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The Eunice Kennedy Shriver National Institute of Child Health and Human Development (NICHD) and participating Institutes invite grant applications for research on the development of safe, real-time, non-invasive (or minimally invasive), in vivo methods to assess the development and function of the human placenta.
The placenta is essential for the maintenance of pregnancy. The prominent function of the placenta is in the transfer of nutrients, gases and waste products between the mother and fetus. It is effectively the lung, gut, and kidney of the fetus. Abnormalities of placental development and function are known to underlie many major pathologies of pregnancy including spontaneous preterm birth, fetal growth restriction, and preeclampsia. Most information on placental biology is obtained studying placental tissue obtained from pathological pregnancies, such as a preterm deliveries occurring predominately in the third trimester, or from term deliveries in which placental development has already crested. Hence, there is a paucity of information obtained earlier in gestation, a period of time when many of the pregnancy pathologies are believed to have their origins, as well as limited information gleaned throughout gestation from normal pregnancies. The development of real-time, non-invasive (or minimally invasive) methods to assess the development and functionality of the placenta in vivo throughout gestation would serve as valuable research tools to enhance our understanding of placental biology and rooted pathologies. The development of these tools could lead to the identification of markers and predictors of pregnancy outcome, and provide a future foundation for better pregnancy monitoring in the clinical setting.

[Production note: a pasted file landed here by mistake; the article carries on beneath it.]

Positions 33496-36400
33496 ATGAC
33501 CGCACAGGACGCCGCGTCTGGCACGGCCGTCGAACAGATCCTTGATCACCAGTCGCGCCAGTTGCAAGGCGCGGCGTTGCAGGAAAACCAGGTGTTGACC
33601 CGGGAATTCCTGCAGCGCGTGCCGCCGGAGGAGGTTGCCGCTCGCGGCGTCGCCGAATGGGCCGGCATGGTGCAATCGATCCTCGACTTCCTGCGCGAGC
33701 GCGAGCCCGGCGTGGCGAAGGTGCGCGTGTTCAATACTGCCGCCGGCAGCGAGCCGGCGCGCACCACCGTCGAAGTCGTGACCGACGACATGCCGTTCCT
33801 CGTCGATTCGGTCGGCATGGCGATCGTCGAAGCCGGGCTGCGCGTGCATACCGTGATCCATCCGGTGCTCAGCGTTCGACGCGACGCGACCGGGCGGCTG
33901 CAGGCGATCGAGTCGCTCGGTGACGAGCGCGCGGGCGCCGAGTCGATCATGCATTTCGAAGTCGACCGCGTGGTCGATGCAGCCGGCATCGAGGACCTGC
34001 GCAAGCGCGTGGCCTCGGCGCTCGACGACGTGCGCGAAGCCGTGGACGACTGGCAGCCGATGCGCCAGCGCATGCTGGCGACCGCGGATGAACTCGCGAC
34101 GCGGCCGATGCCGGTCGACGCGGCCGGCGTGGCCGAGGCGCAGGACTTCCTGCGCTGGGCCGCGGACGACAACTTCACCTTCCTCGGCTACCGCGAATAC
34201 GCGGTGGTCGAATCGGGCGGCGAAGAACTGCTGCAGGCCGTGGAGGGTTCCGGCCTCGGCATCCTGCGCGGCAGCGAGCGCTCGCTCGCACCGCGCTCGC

This FOA is for the development of safe, real-time, non-invasive (or minimally invasive), in vivo methods to assess the placenta to evaluate normal and abnormal development and function. These methods may include imaging or sensor technologies. The objective of this FOA is to push the field beyond existing paradigms, such as in vitro measurement of analytes obtained from maternal blood and/or Doppler velocimetry of the uterine arteries, both of which have been associated with placental function. Applications for studies solely measuring biomarkers using in vitro methods of placental function will not be considered responsive. Similarly, studies focusing only on uterine artery Doppler waveforms as a measure of placental perfusion would not be considered responsive. Projects that would be responsive to this FOA include novel methods as well as adapting or optimizing current imaging or real-time analyte(s) sensing technologies. In the case of imaging technologies, the development of signaling markers, safe contrasting materials, and/or software enhancement will be deemed responsive. In regard to analyte sensors, multiplexing analyte measurements is preferable. Special consideration will be given to applications that develop methods that are applicable throughout pregnancy, preferably starting in early gestation during the period of trophoblast invasion and remodeling of the uterine spiral arteries, and which also establish reference values. Other areas of interest include, but are not limited to:
Human studies are preferable, but animal studies are acceptable to evaluate proof of concept and the safety of methods that are directly applicable for future translational studies in the human.